Another stellar stay while visiting the city is the Four Seasons, a luxury hotel that has hosted top celebrities, rock stars, and politicians over the years. Called “Boston’s living room,” the hotel’s Bristol Bar overlooking the Boston Public Garden is the perfect place to sit and sip while you plan your culturally charged day’s itinerary. Concierge David White is at the ready to make suggestions and reservations and assist you in any way possible. White has been with the Four Seasons for 15 years and knows all the best places. His first pick for a cultural outing this October is the Rembrandt and Vermeer exhibit Class Distinctions at the Museum of Fine Arts, beginning October 11. This groundbreaking exhibit offers a new approach to understanding 17th-century Dutch painting and will include pieces never seen before in the United States.
Another one of White’s suggestions is a visit to the Harvard Art Museums—the Fogg, Busch-Reisinger, and Arthur M. Sackler Museums—which opened their new facility, designed by Renzo Piano Building Workshop. The original Picasso drawing, Mother and Child and Four Studies of Her Right Hand (1904) has been in the Fogg Museum collection since 1929. This October, American artist Corita Kent is on exhibit. Kent juxtaposed spiritual, pop cultural, literary, and political writings alongside symbols of consumer culture and modern life to create bold prints during the 1960s.
After a day of museum-hopping, pop back to the hotel for a quick dip in the Four Seasons’ soothing pool, which overlooks the Boston Public Garden, and then head to Ostra (which means “oyster” in Spanish) for a meal you won’t soon forget. Chef/owner Jamie Mammano offers contemporary Mediterranean dishes in which he showcases the region’s authentic flavors. Not to be missed are his yellowfin tuna carpaccio with cured cherry tomato, aged balsamic, black olive, sweet garlic aioli, and jamon iberico—a salty-sweet balance of ham, manchego cheese, quince, and black mission fig. For a main dish, his paella “Valenciana style,” a medley of bomba rice, saffron, Maine lobster, shrimp, mussels, clams, octopus, squid, and confit chorizo, blends the flavors of the sea beautifully.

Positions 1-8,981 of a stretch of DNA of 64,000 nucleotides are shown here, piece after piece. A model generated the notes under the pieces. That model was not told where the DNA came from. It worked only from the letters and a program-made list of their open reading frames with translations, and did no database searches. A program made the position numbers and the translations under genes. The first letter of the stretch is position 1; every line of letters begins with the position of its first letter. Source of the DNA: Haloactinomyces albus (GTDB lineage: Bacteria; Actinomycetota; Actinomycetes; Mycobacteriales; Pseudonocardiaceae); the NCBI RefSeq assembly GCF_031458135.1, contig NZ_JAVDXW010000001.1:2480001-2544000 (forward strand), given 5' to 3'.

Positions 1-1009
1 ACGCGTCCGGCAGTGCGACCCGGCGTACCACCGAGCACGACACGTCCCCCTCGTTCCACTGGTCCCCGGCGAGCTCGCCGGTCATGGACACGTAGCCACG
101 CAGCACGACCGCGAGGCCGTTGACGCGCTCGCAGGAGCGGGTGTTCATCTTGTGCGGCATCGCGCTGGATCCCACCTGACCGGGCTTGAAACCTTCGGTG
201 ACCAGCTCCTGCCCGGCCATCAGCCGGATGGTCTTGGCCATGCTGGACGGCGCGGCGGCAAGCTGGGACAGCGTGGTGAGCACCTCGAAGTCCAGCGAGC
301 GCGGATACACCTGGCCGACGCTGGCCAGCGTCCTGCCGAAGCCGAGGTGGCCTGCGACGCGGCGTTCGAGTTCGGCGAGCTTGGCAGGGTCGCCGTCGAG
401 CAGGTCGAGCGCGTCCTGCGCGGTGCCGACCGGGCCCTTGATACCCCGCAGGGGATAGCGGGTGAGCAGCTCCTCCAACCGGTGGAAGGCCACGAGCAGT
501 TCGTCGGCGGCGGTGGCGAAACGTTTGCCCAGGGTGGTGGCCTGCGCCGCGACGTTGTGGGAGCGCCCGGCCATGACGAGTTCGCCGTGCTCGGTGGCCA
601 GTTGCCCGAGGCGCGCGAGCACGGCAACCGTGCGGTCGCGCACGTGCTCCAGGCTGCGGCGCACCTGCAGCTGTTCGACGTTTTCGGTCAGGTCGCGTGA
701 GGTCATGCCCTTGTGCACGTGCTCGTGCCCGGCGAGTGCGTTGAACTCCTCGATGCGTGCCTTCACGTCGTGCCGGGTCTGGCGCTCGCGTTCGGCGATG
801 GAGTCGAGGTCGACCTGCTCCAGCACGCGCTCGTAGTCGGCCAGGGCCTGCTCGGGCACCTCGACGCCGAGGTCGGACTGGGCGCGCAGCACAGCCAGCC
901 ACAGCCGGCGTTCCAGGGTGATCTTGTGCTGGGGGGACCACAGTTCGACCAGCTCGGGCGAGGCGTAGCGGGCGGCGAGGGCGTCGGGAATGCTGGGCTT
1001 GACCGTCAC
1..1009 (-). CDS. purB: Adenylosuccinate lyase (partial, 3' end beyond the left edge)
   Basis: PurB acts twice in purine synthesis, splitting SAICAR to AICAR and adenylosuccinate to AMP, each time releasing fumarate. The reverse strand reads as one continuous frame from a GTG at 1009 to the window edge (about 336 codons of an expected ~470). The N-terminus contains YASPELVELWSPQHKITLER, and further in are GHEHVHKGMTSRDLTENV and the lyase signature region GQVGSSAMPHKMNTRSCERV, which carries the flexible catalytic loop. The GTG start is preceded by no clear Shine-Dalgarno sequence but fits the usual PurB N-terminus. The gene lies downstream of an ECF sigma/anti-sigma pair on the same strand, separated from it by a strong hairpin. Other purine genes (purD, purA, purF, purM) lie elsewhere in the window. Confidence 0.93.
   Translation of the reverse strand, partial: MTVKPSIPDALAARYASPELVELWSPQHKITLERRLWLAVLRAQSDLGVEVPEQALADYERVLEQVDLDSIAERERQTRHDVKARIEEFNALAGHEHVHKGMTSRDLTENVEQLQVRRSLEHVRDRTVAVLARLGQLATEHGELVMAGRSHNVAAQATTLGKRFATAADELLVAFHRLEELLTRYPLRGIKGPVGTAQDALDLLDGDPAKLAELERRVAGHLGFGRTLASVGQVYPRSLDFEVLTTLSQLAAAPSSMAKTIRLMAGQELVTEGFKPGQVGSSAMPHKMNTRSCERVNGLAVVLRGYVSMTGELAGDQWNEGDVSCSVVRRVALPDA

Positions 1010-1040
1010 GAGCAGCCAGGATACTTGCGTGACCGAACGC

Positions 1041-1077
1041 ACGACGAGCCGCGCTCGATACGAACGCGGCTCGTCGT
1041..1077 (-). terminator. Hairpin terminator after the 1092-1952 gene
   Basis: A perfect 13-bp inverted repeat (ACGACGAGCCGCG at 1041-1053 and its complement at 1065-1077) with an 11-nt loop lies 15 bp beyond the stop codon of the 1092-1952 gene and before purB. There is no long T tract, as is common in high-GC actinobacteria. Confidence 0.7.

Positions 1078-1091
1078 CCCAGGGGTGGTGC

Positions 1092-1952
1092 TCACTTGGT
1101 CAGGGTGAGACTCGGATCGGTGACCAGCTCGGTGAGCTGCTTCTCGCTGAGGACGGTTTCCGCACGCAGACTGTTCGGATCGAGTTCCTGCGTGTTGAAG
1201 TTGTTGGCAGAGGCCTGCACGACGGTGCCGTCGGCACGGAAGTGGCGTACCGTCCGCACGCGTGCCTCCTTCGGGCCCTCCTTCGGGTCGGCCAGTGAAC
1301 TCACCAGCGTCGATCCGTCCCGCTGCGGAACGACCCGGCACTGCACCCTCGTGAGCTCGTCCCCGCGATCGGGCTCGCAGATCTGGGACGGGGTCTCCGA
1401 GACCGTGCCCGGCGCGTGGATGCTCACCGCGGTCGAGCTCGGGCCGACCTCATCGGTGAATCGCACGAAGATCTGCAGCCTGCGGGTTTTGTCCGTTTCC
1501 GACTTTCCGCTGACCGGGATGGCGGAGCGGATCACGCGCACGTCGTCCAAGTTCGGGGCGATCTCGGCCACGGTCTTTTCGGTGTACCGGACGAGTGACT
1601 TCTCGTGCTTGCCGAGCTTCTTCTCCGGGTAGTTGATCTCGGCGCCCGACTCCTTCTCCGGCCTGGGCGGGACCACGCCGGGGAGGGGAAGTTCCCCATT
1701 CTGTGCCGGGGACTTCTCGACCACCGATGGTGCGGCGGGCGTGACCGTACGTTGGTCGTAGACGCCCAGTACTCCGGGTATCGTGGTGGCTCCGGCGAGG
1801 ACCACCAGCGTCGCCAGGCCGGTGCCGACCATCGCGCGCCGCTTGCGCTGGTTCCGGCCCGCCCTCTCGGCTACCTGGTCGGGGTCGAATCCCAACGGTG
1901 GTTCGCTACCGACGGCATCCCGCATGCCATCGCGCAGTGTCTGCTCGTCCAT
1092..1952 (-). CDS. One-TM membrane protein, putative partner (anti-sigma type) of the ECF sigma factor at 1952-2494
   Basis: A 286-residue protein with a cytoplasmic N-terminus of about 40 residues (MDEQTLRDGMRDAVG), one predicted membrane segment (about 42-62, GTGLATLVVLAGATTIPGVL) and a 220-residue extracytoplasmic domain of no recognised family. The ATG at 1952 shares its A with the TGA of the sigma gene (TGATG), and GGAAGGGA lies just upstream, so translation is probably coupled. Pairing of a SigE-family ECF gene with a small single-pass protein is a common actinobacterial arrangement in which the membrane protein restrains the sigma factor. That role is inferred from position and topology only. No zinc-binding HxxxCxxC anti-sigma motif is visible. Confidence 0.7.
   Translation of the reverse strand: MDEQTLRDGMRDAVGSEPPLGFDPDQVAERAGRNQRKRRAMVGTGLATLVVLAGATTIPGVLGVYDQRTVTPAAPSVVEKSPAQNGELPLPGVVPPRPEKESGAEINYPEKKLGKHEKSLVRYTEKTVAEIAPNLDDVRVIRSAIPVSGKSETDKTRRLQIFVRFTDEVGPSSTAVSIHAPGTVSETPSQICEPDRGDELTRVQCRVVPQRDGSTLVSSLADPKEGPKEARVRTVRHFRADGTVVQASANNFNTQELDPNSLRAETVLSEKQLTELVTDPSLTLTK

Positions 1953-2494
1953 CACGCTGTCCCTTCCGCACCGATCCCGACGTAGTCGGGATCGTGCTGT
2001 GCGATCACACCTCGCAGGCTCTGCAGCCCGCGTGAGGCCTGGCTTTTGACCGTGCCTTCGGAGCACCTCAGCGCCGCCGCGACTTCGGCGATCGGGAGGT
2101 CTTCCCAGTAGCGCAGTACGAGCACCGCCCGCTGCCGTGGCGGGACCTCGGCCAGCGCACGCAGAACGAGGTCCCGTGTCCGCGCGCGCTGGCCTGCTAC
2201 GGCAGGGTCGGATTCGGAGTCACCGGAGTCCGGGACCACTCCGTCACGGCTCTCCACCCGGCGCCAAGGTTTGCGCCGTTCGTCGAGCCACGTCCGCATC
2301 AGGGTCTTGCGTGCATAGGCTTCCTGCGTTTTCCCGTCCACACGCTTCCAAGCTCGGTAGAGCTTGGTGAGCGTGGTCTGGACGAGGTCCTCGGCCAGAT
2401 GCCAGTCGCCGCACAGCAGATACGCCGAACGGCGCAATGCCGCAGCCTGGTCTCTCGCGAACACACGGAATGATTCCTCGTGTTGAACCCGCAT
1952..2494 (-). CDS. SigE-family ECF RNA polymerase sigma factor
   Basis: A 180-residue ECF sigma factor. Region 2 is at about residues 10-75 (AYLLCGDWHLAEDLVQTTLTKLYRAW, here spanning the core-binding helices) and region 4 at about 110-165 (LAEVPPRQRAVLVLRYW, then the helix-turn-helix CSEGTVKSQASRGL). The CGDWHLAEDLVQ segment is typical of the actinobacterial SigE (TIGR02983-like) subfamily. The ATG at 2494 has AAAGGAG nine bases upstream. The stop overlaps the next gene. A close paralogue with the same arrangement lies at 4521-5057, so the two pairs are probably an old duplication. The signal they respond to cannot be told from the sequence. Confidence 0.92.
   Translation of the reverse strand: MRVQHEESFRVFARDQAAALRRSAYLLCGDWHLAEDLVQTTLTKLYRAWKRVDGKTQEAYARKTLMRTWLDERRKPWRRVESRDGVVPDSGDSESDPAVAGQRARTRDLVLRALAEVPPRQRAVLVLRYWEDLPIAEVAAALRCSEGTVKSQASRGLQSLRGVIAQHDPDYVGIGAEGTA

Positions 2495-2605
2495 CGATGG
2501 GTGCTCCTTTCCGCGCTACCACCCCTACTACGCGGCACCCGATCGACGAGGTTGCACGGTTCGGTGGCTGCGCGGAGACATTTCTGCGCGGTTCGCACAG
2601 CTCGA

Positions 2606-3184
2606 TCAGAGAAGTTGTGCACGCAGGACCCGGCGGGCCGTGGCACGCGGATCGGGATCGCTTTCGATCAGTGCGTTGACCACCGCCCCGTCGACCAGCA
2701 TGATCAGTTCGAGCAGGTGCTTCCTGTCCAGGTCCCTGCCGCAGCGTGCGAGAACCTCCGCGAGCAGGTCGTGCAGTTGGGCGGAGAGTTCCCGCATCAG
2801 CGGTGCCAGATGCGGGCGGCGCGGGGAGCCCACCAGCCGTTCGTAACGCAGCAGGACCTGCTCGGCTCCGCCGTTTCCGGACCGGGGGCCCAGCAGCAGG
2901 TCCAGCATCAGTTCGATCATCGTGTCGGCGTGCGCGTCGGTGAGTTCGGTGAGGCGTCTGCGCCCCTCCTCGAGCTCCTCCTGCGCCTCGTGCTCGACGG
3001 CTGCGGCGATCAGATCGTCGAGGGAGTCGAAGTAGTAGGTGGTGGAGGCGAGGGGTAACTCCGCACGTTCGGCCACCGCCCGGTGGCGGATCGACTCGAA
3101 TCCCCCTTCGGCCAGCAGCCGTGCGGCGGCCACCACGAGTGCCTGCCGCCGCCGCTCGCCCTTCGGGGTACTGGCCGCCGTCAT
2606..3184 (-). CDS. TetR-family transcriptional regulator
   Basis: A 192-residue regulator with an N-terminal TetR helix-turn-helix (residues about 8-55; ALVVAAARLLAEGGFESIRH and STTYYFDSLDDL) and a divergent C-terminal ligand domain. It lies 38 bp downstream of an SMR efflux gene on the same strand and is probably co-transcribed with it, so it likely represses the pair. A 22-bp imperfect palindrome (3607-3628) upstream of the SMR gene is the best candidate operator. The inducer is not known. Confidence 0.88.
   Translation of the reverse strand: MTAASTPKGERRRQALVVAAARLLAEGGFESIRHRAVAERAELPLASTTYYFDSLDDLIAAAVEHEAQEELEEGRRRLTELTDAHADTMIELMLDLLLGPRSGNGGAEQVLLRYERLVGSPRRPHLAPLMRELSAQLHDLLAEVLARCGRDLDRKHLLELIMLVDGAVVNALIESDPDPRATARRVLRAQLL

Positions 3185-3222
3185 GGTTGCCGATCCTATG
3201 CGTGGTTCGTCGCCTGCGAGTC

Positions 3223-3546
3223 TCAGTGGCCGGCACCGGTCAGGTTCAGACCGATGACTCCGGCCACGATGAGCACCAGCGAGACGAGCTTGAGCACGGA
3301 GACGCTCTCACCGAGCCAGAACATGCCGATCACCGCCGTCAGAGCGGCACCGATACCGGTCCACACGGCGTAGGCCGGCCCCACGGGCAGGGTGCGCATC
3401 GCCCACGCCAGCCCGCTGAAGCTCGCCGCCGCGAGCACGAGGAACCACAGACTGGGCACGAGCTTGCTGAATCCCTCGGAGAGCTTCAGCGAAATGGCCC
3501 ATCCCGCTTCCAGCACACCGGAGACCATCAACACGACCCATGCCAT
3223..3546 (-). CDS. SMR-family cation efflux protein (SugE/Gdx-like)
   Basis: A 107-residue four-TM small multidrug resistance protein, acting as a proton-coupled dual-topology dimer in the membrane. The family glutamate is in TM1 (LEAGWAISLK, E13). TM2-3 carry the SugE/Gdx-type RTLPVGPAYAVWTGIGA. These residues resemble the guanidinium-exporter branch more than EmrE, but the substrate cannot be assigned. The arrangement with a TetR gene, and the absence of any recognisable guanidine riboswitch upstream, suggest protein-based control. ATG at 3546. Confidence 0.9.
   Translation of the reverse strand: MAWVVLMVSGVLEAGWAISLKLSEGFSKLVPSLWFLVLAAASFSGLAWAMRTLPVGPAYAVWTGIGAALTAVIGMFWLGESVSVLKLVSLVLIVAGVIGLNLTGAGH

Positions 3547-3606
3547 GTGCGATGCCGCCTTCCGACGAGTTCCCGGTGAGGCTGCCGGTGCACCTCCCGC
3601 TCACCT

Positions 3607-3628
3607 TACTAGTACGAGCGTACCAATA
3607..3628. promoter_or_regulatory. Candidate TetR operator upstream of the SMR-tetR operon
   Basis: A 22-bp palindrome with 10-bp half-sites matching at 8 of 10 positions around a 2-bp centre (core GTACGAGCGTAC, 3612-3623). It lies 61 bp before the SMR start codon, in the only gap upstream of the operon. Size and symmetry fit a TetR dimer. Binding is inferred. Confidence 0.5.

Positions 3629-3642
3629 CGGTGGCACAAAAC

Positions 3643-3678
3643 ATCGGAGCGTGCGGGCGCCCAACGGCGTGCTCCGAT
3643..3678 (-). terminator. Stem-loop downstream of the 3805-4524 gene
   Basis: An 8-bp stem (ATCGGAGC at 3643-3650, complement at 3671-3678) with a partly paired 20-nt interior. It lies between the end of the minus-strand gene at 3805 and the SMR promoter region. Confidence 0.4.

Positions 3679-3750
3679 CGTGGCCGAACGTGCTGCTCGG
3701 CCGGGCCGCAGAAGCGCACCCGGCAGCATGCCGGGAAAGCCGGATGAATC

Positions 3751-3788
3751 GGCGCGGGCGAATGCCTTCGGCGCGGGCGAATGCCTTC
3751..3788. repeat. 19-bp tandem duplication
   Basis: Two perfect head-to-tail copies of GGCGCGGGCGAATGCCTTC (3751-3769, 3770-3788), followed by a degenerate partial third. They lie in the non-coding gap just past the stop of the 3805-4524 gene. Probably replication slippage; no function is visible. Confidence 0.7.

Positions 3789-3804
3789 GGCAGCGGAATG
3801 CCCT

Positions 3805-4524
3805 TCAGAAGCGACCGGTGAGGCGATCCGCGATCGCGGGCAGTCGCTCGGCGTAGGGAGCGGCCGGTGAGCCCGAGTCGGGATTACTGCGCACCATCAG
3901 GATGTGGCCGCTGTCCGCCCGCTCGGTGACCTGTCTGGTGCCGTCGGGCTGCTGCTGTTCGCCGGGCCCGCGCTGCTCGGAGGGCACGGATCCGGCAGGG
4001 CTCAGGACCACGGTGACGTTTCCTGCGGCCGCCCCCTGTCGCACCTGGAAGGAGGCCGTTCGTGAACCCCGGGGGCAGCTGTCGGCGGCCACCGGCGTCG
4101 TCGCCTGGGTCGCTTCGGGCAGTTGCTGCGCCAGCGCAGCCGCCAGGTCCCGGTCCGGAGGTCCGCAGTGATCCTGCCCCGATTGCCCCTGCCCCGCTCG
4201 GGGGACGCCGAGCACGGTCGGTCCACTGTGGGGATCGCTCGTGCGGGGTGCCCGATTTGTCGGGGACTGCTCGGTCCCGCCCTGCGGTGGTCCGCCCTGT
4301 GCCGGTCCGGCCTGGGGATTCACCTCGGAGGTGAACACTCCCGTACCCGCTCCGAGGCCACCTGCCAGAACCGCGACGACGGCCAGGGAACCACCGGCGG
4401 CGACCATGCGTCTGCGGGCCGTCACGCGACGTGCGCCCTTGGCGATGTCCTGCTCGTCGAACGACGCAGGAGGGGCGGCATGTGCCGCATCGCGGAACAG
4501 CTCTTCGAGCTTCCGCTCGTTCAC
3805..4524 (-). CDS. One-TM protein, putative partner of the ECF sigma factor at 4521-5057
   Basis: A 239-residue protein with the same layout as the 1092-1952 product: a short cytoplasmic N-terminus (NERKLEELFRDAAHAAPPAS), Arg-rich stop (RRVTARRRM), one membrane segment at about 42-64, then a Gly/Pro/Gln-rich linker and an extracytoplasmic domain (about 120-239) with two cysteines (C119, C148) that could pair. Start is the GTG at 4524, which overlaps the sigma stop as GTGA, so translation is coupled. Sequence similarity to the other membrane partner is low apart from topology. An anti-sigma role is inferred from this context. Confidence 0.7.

For the evening’s entertainment, head to Symphony Hall to catch the Boston Symphony Orchestra (BSO), led by Andris Nelsons, who made his debut as BSO music director in the 2014 – 2015 season. Nelsons will lead the BSO in wide-ranging programs in his second season, which will include the music of Shostakovich, three weeks of thematic concerts honoring the 400th anniversary of Shakespeare’s death, and concert performances of Strauss’s Elektra.
Back at the Four Seasons after the concert, pop into the Bristol for a nightcap or dessert and, of course, people watching. With a fresh concept and team, the bar has upped its culinary and hospitality game with new general manager Kim Lambrechts. The menu offers the old standbys—the Bristol Burger, for one—as well as updated contemporary nibbles such as Catskill smoked salmon. With Sancerre by the glass, perfectly chilled, or an old-school martini, you can’t go wrong.
Be sure to experience the Bristol’s colossal Sunday brunch, with everything you can imagine and more—fluffy omelets, oatmeal brûlée, French toast bread pudding, a raw bar, and a prime rib carving station. End your weekend with a walk through the Boston Public Garden over to Beacon Hill, where early-19th-century architect Charles Bulfinch designed magnificent brick townhouses. (Number 13 Chestnut Street is a personal favorite.)